Murfet, I.C.                           Department of Plant Science, University of Tasmania
Hobart, Tasmania 7001, Australia
The recessive gene det (determinate) causes the shoot to terminate in a flower after the formation of a small number of reproductive nodes (1,2,4,5). Whether the det mutant is strictly determinate in the botanical sense requires clarification but the fact that the terminal flower is frequently offset from the vertical (Fig. 1 ) suggests it may have arisen from an axial flower primordium rather than by direct conversion of the apical meristem itself.
The present study examined the interaction between det and several of the other flowering genes in Pisum. The det mutant was received from Dr Peter Matthews of the John Innes Institute in the form of line JI 1358 which is tall (Le) with a late flowering habit indicative of genotype Lf Sn Dne (see 3). Most JI 1358 plants showed a very large response to photoperiod indicating the presence of gene Hr but some displayed only a limited quantitative response to photoperiod indicating genotype hr. Thus JI 1358 may be heterogeneous for the Hr-hr gene pair. Line JI 1358 was crossed with Hobart line 69, which is a very early flowering, day neutral dwarf with genotype lfa E sn Dne hr le, and 96 F2 plants and several F3 progenies from lfa or Lf sn det F2 plants were raised in 9 h short day conditions (day 23C, night 16C).
The results of cross 69 x 1358 gave no indication that det altered the effect of gene pairs Lf-lfa, Sn-sn or Hr-hr on node of flower initiation. For example, in the F2 node of flower initiation ranged from 6-48 for Det segregates and 7-52 for det segregates. However, the results of this small study are not such that they would expose with certainty small quantitative effects of det on node of flower initiation. Nevertheless, the results did provide a very clear answer on several points. For example, segregation for the Lf-lfa gene pair was clearly apparent in both sn det (Fig. 2) and Sn det plants on the basis of node of flower initiation. Likewise segregation of the Sn-sn gene pair was entirely clear on an lfa det background on the basis of time to first open flower (Fig. 2) and several other traits such as flower bud abortion, peduncle length and branching pattern. For example, lfa sn det segregates produced few if any lateral branches while lfa Sn det segregates produced a massive outgrowth of laterals (Fig. 1) and peduncle length was much longer in the Sn plants (Fig. 1 ).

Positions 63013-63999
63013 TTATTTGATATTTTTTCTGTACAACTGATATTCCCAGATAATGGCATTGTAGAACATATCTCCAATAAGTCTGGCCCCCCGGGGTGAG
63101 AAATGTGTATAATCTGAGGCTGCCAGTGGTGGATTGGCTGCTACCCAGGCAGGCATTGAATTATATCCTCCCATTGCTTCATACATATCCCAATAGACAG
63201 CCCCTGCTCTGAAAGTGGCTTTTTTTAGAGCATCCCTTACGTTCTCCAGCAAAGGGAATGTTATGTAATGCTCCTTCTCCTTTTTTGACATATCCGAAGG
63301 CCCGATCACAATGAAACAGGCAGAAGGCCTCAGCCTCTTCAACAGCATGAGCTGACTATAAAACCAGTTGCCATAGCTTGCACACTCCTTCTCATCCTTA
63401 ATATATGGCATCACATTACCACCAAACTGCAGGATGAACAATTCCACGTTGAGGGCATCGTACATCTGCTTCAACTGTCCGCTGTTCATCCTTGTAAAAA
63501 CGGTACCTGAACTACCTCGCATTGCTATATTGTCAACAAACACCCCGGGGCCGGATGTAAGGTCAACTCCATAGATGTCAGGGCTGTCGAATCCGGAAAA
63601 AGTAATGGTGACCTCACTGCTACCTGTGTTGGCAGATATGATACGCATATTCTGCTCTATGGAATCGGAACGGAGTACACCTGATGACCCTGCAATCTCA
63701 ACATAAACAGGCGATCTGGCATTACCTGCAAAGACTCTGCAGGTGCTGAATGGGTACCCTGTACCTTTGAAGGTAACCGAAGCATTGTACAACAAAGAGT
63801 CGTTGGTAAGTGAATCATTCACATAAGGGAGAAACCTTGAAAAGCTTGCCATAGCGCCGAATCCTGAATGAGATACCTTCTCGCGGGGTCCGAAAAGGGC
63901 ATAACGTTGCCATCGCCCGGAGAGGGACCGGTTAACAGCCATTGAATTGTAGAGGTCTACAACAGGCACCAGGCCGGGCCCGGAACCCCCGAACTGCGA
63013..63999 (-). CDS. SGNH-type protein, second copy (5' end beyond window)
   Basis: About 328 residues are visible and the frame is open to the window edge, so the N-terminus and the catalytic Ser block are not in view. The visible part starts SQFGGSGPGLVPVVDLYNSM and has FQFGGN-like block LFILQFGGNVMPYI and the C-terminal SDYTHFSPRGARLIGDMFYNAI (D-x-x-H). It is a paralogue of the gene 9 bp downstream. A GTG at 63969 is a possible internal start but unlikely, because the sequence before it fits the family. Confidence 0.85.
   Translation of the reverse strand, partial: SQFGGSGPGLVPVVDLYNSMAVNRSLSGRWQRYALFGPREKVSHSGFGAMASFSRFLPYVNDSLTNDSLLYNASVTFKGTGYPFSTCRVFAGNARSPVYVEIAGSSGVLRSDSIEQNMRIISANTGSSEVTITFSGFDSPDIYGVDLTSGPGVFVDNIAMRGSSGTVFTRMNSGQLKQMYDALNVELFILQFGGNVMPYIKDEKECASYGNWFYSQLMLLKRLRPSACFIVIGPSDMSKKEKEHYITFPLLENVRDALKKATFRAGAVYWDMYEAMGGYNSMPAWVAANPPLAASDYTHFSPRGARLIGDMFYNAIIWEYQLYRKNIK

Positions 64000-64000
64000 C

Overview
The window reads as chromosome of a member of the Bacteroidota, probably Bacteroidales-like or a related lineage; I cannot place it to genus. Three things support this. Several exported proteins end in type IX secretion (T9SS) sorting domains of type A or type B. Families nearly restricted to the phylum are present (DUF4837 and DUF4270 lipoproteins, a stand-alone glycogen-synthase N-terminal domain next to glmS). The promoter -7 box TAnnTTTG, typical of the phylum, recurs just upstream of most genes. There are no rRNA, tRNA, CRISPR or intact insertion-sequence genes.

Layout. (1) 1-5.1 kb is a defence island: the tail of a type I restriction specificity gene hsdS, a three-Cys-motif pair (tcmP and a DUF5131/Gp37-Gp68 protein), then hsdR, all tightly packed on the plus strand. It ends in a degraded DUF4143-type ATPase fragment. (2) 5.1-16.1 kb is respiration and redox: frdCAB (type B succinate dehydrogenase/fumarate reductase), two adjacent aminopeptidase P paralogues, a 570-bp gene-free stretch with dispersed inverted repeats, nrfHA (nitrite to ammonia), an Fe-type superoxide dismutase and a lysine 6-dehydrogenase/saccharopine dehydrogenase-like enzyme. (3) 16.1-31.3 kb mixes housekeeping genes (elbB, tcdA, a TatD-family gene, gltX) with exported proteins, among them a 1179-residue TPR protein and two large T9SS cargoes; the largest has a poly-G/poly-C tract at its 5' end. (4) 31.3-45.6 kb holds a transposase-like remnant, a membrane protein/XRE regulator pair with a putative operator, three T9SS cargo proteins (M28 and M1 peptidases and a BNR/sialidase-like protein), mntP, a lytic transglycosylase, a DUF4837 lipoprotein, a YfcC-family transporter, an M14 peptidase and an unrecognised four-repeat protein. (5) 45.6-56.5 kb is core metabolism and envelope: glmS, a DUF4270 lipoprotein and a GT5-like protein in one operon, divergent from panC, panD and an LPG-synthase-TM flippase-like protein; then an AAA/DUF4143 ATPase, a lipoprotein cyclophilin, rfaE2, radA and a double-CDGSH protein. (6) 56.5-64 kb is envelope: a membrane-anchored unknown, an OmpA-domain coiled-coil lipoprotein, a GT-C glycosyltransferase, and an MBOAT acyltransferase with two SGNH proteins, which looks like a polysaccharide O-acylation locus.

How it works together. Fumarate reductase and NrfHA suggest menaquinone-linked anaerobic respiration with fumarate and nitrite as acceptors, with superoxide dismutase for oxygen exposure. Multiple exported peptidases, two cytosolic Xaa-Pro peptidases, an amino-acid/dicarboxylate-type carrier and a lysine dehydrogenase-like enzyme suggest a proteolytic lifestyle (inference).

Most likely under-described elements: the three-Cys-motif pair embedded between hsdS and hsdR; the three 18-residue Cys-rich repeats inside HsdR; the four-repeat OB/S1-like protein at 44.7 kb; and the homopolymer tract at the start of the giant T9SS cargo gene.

Termination of mainshoot growth in det plants produced several marked effects. With an lfa Sn background det plants showed a more precocious and profuse outgrowth of lateral branches than Det plants (Fig. 1). In lfa Sn det plants these lateral branches arose from both basal nodes (e.g. nodes 1 and 2) as well as aerial nodes further up the stem. In Lf sn plants gene let likewise resulted in the outgrowth of lateral branches but in this case the outgrowth occurred only from aerial nodes, particularly those just below the first flower (Fig. 1). In contrast, Lf sn Det plants were wholly devoid of lateral branches (Fig. 1). Finally, with an lfa Sn background det brought forward the time of first open flower by, on average, 4 days compared with that of Det segregates. This effect was significant at the 0.01 level. The earlier development of the flower buds on the det plants appears to have resulted from the availability of nutrients which in Det segregates were diverted toward the growth of new vegetative organs. Indeed, the forced growth in lfa Sn det plants meant the terminal flower in
Fig. 1. The characteristics of five individual, 60-day-oLd, tall plants derived from cross 69 x 1358 are used to illustrate some of the differences between det and Det plants. Peduncles and lateral branches are drawn to scale but internodes are shown on a fixed module. Figures above a flower indicate the number of days from sowing to opening of this flower and the flower/leaf relativity (see 3), e.g.. for the Det Ifa Sn plant the flower at node 11 opened on day 47 and there were just over 3 expanded leaves above the flower at that time. The main shoot of the Det Ifa Sn plant was still elongating actively at 60 days but the main shoot of the remaining plants had ceased growth at this time. Photoperiod 9 h. The cotyledonary node is counted as node 0.